Could I possibly consider taking the same route as char and trout, wading the arctic waters left over from the last ice age? Glacial lakes come in a couple of categories. There are intimidating tarns like Lough Tay with its foamy shore, reminiscent of a Guinness pint and there’s a man who dares and is able to water-ski perched on a chair and table, in a prized ribbon lake known as Lough Dan. Hidden high in the hills is a lovely little Loch Ness, a romantic corrie lake in the shape of a heart. If I escort a coterie of kindred spirits up, overcome with desire, they tear off their togs and leap in, leaving me to keep pondering if deep is not the opposite of dumb.

More bold than buoyant, I sometimes breeze by a 250-year-old bathing institution James Joyce christened the Scrotumtightening Forty Foot, on my way to “thank God it’s Friday” at Finnegan’s pub where I drink in the smiles and smell the see and be scene. Sandycove swimmers are the salt of the earth, pillars of society and like Lot’s wife, I avert my eyes when they drop their disguise. Declan, an octogenarian in Speedos, paddled over the impressive swell to persuade me to take the plunge. Taking my hand, he enticed me to the water’s edge. I stonewalled, my eyes darting to Martello Tower. I cowered, looking back at him like a reluctant rubber ducky while he bent down, performing a biblical ablution followed by a bellyflop. Repeating his solumn ritual, he trilled, “Try my solution then come clean out of the water, you’ll be so chilled and thrilled to dive in again! It’s all on the net, I put it there myself!”  My doddering pedagogue threw in the towel and petered out just in time for me to catch Caviston’s fish of the day. I was the one that got away for a late lunch date with a film director on whom I dote.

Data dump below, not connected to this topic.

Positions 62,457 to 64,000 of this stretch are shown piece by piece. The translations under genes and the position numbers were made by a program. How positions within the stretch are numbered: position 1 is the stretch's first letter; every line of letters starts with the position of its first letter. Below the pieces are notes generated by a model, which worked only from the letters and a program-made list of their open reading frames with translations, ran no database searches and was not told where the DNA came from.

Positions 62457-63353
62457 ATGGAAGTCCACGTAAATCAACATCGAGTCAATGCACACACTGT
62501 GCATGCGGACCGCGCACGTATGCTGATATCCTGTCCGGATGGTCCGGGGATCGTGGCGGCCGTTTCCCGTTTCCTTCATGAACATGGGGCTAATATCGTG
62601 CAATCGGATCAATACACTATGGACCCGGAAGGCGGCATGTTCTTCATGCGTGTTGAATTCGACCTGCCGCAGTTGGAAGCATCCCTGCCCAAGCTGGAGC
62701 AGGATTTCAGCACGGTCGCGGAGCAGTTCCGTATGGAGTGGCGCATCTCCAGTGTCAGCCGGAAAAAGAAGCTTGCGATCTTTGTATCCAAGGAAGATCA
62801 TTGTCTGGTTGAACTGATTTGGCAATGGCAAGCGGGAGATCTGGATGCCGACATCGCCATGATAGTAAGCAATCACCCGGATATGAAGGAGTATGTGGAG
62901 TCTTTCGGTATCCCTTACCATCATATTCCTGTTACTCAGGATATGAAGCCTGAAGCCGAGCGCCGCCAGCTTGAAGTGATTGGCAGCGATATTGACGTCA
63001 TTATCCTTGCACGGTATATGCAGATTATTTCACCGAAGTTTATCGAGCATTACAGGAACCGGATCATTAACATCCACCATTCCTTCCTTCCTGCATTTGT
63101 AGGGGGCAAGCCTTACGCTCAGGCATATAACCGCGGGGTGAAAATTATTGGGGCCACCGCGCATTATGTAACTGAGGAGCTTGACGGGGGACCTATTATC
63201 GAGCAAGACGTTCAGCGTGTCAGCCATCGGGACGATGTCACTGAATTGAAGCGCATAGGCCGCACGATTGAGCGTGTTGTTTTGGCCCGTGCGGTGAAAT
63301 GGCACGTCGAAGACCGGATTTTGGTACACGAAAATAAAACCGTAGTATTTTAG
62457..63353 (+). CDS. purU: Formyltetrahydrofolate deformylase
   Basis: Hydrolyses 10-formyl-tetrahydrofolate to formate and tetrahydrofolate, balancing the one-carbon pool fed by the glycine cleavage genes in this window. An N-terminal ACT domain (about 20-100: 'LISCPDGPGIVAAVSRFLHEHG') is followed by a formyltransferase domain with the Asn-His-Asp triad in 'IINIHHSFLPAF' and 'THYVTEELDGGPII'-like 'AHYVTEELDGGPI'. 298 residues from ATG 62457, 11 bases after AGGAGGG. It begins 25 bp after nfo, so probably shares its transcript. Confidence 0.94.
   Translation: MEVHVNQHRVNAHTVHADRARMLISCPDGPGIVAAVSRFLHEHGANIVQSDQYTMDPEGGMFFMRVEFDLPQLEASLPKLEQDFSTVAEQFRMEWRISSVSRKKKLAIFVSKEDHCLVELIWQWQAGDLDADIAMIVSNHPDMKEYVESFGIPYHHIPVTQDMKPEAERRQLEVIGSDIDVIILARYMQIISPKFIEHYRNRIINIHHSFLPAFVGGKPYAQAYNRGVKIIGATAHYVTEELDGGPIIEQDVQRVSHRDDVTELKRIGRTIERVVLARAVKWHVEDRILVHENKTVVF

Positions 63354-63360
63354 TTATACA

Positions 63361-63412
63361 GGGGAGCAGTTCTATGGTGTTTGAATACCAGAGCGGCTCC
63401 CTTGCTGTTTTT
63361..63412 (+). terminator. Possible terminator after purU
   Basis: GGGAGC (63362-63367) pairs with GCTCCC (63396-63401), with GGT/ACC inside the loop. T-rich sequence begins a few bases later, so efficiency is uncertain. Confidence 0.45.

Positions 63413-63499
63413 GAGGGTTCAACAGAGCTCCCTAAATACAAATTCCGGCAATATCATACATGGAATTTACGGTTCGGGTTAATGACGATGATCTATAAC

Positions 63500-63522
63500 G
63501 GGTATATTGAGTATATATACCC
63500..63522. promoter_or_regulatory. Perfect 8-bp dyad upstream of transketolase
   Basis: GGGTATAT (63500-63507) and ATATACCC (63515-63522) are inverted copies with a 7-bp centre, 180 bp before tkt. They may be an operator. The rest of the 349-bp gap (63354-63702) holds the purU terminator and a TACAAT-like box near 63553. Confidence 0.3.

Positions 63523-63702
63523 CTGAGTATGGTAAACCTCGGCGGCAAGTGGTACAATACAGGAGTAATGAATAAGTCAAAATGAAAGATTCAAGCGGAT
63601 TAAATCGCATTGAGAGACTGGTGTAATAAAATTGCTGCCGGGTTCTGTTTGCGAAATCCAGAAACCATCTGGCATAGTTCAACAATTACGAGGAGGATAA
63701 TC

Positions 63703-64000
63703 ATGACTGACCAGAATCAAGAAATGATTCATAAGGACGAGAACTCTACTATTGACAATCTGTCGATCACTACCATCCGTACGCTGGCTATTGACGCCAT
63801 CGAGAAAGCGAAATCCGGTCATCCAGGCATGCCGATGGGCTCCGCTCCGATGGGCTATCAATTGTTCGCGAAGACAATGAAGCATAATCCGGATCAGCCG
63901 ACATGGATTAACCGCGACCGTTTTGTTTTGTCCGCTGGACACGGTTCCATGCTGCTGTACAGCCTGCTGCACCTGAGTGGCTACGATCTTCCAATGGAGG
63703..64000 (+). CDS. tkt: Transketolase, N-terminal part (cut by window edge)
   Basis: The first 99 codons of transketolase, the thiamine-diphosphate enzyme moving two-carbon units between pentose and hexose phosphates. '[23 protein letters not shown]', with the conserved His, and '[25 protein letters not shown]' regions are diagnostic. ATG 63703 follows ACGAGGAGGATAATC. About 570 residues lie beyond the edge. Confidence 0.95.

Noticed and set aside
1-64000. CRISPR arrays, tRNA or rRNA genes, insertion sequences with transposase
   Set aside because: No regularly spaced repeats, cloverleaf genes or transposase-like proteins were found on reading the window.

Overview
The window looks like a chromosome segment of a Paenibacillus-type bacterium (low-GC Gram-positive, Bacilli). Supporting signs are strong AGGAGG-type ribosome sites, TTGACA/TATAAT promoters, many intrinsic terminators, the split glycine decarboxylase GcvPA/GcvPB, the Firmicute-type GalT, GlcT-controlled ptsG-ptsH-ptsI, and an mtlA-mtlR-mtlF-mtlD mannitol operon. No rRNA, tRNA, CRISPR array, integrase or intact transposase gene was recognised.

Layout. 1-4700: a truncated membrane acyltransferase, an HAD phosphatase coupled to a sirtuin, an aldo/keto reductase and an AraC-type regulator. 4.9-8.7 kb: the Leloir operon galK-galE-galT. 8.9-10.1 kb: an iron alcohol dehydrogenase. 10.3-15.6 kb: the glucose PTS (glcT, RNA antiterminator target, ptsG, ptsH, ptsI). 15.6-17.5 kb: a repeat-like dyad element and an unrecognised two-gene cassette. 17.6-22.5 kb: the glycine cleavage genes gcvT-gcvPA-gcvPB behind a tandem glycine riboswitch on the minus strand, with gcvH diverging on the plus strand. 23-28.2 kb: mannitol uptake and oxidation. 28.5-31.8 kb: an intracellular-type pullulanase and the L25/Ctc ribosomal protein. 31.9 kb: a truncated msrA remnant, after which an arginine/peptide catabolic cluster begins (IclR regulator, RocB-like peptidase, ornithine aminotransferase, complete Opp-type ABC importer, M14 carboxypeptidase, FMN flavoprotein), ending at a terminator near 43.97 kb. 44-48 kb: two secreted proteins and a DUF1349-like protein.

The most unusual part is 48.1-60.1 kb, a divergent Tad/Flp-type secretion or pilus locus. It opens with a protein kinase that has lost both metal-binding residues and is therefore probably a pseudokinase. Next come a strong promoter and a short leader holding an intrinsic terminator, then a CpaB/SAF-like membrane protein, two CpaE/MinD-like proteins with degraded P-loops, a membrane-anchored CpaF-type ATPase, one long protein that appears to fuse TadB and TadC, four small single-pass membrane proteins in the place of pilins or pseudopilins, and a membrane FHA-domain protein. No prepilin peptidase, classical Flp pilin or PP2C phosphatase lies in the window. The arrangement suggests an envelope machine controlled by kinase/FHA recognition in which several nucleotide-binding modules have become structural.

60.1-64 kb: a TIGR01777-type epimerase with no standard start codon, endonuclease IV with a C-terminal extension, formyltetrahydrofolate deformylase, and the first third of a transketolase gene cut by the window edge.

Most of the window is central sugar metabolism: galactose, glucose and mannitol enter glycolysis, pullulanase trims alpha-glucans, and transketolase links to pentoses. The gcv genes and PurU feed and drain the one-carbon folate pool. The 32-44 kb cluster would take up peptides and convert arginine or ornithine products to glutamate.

I’m more likely to tread in a tight troupe right up Tonalagee. It’s probably the peak that changed my attitude toward altitude, when I learnt it meant, “Arse to the wind”. Mingling with like-minded individuals at the cairn can feel like a cocktail party minus the malingering side effects. Native of a town that took turns with Detroit as America’s crime capital, I’d never have walked on my own but I bonded with a diplomat’s wife at a dinner party. Sometime between dessert and the cheese she entreated me into an alpine excursion the following day. Of course, I awoke with a sense of dread and a tiny tartaric sweater of tequila scum on every tooth. In an oversized Aran island guernsey and ripped pantyhose, I scrambled to scrape last night’s mascara off my face while skoaling an espresso.